Loading ...
Sorry, an error occurred while loading the content.
 

Re: [XP] UA

Expand Messages
  • Manuel Klimek
    ... To clarify: I stole that one from Alistair. I didn t cite it since I thought that most people would know it. Sorry, /Manuel ... -- http://klimek.box4.net
    Message 1 of 19 , Mar 1, 2008
      On Fri, Feb 29, 2008 at 10:26 PM, Steven Campbell <dukeytoo@...> wrote:
      > Alistair beat you in coining the GUTs acronym by a mere 2 days!

      To clarify: I stole that one from Alistair. I didn't cite it since I
      thought that most people would know it.

      Sorry,
      /Manuel

      >
      > --
      > Steve Campbell
      > http://blog.perfectapi.com/
      >



      --
      http://klimek.box4.net
    • Manuel Klimek
      so I m back at the beginning: why do people like to abuse acronyms and abrevations in code? Or think it s funny to name a scroll pane class ScrollPain? Perhaps
      Message 2 of 19 , Mar 1, 2008
        so I'm back at the beginning: why do people like to abuse acronyms and
        abrevations in code? Or think it's funny to name a scroll pane class
        ScrollPain?

        Perhaps a better question for this forum is: what do you do when you
        encounter such people?

        /Manuel

        On Sat, Mar 1, 2008 at 2:33 AM, Chris Wheeler
        <christopher.wheeler@...> wrote:
        >
        >
        >
        >
        >
        >
        > On Fri, Feb 29, 2008 at 4:20 PM, Manuel Klimek <klimek@...> wrote:
        >
        > > First: to be clear, I'm inquiring about acronyms in code, not in written
        > > texts.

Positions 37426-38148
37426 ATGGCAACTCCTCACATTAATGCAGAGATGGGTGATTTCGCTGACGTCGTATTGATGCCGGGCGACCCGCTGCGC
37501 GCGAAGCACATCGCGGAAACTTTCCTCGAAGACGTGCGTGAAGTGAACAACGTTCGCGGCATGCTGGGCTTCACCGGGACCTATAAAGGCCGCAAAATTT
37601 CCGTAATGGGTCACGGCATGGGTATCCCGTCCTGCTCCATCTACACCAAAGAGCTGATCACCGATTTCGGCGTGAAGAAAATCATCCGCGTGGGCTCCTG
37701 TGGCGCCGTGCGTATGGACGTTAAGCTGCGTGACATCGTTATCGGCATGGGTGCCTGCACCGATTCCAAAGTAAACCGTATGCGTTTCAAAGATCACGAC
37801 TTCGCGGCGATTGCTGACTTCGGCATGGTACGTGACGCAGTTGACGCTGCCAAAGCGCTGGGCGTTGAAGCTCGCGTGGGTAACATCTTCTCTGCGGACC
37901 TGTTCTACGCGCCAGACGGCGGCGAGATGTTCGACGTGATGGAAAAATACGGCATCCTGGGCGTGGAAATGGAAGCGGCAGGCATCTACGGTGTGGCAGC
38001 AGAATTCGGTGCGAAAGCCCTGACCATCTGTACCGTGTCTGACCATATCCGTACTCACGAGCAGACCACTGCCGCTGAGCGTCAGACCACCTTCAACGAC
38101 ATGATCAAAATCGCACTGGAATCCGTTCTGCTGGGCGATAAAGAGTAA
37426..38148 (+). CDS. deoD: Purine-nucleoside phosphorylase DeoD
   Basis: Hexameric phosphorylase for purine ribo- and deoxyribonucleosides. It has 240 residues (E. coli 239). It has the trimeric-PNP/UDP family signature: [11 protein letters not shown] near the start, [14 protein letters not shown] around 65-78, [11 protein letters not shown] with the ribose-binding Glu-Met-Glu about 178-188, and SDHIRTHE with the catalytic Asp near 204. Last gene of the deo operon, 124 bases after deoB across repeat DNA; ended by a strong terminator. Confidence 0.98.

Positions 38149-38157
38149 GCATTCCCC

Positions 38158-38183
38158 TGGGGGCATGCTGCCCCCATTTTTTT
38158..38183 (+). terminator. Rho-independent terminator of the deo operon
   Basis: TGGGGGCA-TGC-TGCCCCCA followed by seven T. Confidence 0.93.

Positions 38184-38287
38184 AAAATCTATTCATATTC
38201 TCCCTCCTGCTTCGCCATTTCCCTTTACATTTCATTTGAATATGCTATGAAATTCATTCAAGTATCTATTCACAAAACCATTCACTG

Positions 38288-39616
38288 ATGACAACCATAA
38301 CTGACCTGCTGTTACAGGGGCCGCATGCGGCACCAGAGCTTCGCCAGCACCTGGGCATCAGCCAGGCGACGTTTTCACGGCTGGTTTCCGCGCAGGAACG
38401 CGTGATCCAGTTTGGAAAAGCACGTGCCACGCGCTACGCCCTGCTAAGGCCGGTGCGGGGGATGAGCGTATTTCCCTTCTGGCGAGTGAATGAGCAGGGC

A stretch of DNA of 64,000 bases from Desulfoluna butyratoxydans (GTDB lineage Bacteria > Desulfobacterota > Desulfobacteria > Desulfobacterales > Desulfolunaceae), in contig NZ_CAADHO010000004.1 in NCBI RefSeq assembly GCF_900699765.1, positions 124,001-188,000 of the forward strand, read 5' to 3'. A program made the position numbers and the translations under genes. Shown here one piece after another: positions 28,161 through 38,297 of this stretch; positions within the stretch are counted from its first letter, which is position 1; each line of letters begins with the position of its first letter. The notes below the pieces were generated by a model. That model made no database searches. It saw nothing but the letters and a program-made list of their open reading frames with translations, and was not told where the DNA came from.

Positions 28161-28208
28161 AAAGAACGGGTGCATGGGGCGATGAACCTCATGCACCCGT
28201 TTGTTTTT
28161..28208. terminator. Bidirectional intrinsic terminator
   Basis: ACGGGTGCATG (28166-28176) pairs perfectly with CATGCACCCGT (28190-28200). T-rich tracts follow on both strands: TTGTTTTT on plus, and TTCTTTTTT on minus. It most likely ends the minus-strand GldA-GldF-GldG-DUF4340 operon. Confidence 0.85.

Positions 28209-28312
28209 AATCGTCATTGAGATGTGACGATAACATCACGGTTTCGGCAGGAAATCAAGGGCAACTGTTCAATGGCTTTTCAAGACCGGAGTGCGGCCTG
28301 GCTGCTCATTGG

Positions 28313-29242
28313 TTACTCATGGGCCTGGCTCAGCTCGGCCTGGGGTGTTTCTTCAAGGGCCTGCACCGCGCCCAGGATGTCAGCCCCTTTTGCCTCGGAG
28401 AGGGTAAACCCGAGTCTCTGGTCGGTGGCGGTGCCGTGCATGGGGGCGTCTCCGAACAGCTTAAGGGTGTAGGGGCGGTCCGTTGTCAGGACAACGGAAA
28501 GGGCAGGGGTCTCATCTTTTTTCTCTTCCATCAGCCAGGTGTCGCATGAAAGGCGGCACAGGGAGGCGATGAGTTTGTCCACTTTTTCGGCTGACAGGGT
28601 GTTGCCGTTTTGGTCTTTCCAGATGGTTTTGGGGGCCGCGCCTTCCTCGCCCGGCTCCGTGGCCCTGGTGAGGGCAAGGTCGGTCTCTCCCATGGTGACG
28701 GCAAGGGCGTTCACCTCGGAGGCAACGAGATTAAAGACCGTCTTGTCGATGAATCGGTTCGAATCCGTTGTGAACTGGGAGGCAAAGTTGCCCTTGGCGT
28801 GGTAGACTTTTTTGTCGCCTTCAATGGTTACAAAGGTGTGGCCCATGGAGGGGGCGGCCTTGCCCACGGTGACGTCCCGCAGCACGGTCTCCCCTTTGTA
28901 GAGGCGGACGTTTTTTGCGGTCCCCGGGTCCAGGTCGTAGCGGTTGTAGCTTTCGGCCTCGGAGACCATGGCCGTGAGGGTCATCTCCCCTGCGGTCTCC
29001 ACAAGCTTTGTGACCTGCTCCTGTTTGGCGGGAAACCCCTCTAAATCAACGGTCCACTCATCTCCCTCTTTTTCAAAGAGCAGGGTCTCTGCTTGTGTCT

>
        > OH! That wasn't clear to me. I thought we were talking about writing...
        >
        > In code, I *only* use an acronym if the acronym is a domain term. For
        > example, in my domain, a TIC is a well-known, often used term that stands
        > for Total Ion Chromatogram - nobody uses the expanded form in writing or
        > speaking. Otherwise, I never abbreviate or use shortened forms or make up
        > my
        > own.
        >
        >
        > Chris.
        >
        > [Non-text portions of this message have been removed]
        >
        >



        --
        http://klimek.box4.net
      • Ron Jeffries
        Hello, Manuel. On Saturday, March 1, 2008, at 4:03:20 AM, you ... Rename Class refactoring. Ron Jeffries www.XProgramming.com Design is the thinking one does
        Message 3 of 19 , Mar 1, 2008
          Hello, Manuel. On Saturday, March 1, 2008, at 4:03:20 AM, you
          wrote:

          > so I'm back at the beginning: why do people like to abuse acronyms and
          > abrevations in code? Or think it's funny to name a scroll pane class
          > ScrollPain?

          > Perhaps a better question for this forum is: what do you do when you
          > encounter such people?

          Rename Class refactoring.

          Ron Jeffries
          www.XProgramming.com
          Design is the thinking one does before, during, and after
          implementation. It works best for me with a little up front, most of
          it during implementation, and very little after it's too late.
        • Manuel Klimek
          On Sat, Mar 1, 2008 at 10:51 AM, Ron Jeffries ... /Manuel ... -- http://klimek.box4.net
          Message 4 of 19 , Mar 1, 2008
            On Sat, Mar 1, 2008 at 10:51 AM, Ron Jeffries
            <ronjeffries@...> wrote:
            > > so I'm back at the beginning: why do people like to abuse acronyms and
            > > abrevations in code? Or think it's funny to name a scroll pane class
            > > ScrollPain?
            >
            > > Perhaps a better question for this forum is: what do you do when you
            > > encounter such people?
            >
            > Rename Class refactoring.

            :-)

            /Manuel

            >
            > Ron Jeffries
            > www.XProgramming.com
            > Design is the thinking one does before, during, and after
            > implementation. It works best for me with a little up front, most of
            > it during implementation, and very little after it's too late.
            >
            >